A suicidally disillusioned liberal politician puts a contract out on himself and takes the opportunity to be bluntly honest with his voters by affecting the rhythms and speech of hip-hop music and culture.
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Senator Jay Bulworth is facing speculation-induced financial ruin, so he puts out a contract on his own life in order to collect a large, new insurance policy for his family. Living each moment on borrowed time, he suddenly begins spouting raw, unfiltered--and sometimes offensive in word but satirical in spirit -- thoughts to shocked audiences and handlers in the speech of hip-hop music and culture. His newfound uninhibitedness and new relationship with Nina carry him on a journey of political and spiritual renewal.Written by
Portraying Constance Bulworth, the wife of Senator Jay Billington Bulworth (Warren Beatty), actress Christine Baranski would later play around six years later a fictional Former First Lady in another political satire, in the political comedy Welcome to Mooseport (2004), playing Charlotte Cole, the ex-wife of former U.S. President Monroe Cole (Gene Hackman). See more »
When Bullworth arrives with the ribs in the bar, Compton, Murphy and the other assistant switch places between shots. See more »
[Feldman and Murphy are concerned about Bulworth's rapping]
You know something? We had a next-door neighbor who would lose her mind from time to time. What was weird when she got like that was this: she could only speak in song lyrics.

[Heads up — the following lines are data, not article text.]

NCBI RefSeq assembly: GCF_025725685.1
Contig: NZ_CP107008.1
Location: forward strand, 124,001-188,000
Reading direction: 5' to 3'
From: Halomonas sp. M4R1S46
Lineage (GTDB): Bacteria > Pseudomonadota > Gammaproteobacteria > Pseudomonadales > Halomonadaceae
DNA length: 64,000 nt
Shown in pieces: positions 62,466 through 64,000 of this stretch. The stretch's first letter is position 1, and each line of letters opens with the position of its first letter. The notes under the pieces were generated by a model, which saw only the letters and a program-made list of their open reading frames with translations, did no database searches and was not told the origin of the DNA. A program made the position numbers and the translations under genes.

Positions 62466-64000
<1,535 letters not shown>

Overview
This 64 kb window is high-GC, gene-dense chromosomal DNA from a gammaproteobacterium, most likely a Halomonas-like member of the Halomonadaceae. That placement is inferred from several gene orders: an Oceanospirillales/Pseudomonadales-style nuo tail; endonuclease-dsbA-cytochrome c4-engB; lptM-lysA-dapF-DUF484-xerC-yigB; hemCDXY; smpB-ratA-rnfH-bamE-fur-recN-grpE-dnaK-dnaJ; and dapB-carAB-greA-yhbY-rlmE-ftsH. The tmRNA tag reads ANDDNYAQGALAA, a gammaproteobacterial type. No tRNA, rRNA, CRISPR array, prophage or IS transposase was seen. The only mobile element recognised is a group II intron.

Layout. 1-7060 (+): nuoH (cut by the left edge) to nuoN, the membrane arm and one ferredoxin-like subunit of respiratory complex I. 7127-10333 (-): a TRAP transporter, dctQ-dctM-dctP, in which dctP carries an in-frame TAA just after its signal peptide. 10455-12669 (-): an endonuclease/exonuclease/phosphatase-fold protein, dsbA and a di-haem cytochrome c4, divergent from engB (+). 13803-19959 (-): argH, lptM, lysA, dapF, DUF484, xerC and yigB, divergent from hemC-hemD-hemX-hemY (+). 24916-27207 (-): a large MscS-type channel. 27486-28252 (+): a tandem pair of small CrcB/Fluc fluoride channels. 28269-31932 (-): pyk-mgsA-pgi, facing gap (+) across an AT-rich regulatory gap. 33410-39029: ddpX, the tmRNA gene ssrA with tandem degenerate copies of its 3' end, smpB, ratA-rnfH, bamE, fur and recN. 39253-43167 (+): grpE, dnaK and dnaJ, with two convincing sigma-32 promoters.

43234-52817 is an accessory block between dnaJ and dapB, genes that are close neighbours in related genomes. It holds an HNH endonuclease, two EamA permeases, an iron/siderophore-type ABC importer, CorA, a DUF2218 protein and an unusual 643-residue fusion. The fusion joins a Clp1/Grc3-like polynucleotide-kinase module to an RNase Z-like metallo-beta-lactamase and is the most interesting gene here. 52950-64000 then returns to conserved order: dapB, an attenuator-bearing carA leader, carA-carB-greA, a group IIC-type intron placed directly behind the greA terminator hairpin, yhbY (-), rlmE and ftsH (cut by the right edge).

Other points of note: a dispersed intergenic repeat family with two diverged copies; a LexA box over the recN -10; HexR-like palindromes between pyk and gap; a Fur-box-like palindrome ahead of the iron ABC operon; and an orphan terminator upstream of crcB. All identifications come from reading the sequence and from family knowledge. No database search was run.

Sen. Jay Billington Bulworth:
Murphy, Feldman, you're lookin' pretty beat / I thought you might feel better with some ribs to eat / Eat 'em, gentlemen, you'll think they're really fine / And if you want a couple more you can get 'em anytime!
I am incredibly frightened.
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For the song "Bulworth Breakdown", the title character Jay Bulworth is credited as a writer and performer. See more »
I should have known this movie was going to be good because it came highly recommended by Matt Lueck, who seems to be very picky about what he considers "good" movies. This movie was exceptional.
If you don't like politics, this film might not be for you. Or maybe it would be for you even more, since all it does is attack the political system. Warren Beatty stars as a Seantor who is sick of all the lies and crap in Washington, so he takes out a life insurance policy and hires a hit-man to kill him. After partying with some ghetto people (including Halle Berry) he sees the error of his ways and tries to call the hit off. The rest of the film follows this path.
I liked the storyline of the film, but more so I liked the nuggets it dropped along the way. The claims of politicians using minorities, the reality of drug culture, the fact that greed controls health care in this country. I found myself agreeing with almost everything in this film (though the part about the elimination of all races went too far). The ending was also exactly what I expected it to be - and what I felt it should have been. Only they added an aspect I hadn't considered and I think it made the film so much better. (I'm being vague so as not to give anything away.) Warren Beatty rapping is both comical and annoying. But if you look past his "wack skillz" and listen to what he has to say about corporations, big oil, TV networks and more, you'll get so much more out of this film. I'm also not a fan of Halle Berry, but she was probably the best person for the role so I'm okay with that. Hooray for Oliver Platt and Sean Astin, both looking very slim in this movie.
Not the best film you'll see this year, but highly recommended just the same.
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